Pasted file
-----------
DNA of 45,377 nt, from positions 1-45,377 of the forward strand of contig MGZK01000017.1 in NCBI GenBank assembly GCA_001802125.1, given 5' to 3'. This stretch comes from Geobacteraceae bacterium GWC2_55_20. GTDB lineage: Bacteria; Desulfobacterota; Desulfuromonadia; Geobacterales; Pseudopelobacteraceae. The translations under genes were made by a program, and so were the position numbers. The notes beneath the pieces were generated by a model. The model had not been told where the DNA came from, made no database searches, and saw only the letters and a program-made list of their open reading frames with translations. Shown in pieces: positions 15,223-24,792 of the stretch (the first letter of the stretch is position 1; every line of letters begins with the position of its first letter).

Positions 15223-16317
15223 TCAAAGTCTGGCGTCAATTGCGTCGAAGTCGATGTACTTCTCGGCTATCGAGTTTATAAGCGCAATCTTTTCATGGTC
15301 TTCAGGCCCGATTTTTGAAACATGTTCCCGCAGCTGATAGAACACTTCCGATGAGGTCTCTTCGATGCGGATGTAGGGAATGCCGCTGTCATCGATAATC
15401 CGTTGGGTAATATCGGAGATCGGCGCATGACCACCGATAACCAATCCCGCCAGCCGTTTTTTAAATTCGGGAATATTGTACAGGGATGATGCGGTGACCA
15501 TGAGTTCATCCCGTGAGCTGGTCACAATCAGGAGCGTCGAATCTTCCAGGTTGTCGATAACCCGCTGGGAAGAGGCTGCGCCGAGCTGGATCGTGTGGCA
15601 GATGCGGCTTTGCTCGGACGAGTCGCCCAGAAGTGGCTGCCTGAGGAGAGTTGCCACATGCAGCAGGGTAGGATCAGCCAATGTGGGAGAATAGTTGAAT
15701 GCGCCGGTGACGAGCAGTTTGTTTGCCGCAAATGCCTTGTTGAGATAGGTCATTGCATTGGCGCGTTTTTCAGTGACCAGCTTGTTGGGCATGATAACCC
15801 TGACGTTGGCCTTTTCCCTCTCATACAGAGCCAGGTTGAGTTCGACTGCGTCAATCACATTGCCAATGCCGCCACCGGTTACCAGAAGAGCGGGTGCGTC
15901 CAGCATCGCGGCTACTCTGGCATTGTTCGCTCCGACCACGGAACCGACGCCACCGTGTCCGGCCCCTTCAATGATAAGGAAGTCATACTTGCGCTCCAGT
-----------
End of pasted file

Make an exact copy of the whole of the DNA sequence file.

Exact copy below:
DNA of 45,377 nt, from positions 1-45,377 of the forward strand of contig MGZK01000017.1 in NCBI GenBank assembly GCA_001802125.1, given 5' to 3'. This stretch comes from Geobacteraceae bacterium GWC2_55_20. GTDB lineage: Bacteria; Desulfobacterota; Desulfuromonadia; Geobacterales; Pseudopelobacteraceae. The translations under genes were made by a program, and so were the position numbers. The notes beneath the pieces were generated by a model. The model had not been told where the DNA came from, made no database searches, and saw only the letters and a program-made list of their open reading frames with translations. Shown in pieces: positions 15,223-24,792 of the stretch (the first letter of the stretch is position 1; every line of letters begins with the position of its first letter).

Positions 15223-16317
15223 TCAAAGTCTGGCGTCAATTGCGTCGAAGTCGATGTACTTCTCGGCTATCGAGTTTATAAGCGCAATCTTTTCATGGTC
15301 TTCAGGCCCGATTTTTGAAACATGTTCCCGCAGCTGATAGAACACTTCCGATGAGGTCTCTTCGATGCGGATGTAGGGAATGCCGCTGTCATCGATAATC
15401 CGTTGGGTAATATCGGAGATCGGCGCATGACCACCGATAACCAATCCCGCCAGCCGTTTTTTAAATTCGGGAATATTGTACAGGGATGATGCGGTGACCA
15501 TGAGTTCATCCCGTGAGCTGGTCACAATCAGGAGCGTCGAATCTTCCAGGTTGTCGATAACCCGCTGGGAAGAGGCTGCGCCGAGCTGGATCGTGTGGCA
15601 GATGCGGCTTTGCTCGGACGAGTCGCCCAGAAGTGGCTGCCTGAGGAGAGTTGCCACATGCAGCAGGGTAGGATCAGCCAATGTGGGAGAATAGTTGAAT
15701 GCGCCGGTGACGAGCAGTTTGTTTGCCGCAAATGCCTTGTTGAGATAGGTCATTGCATTGGCGCGTTTTTCAGTGACCAGCTTGTTGGGCATGATAACCC
15801 TGACGTTGGCCTTTTCCCTCTCATACAGAGCCAGGTTGAGTTCGACTGCGTCAATCACATTGCCAATGCCGCCACCGGTTACCAGAAGAGCGGGTGCGTC
15901 CAGCATCGCGGCTACTCTGGCATTGTTCGCTCCGACCACGGAACCGACGCCACCGTGTCCGGCCCCTTCAATGATAAGGAAGTCATACTTGCGCTCCAGT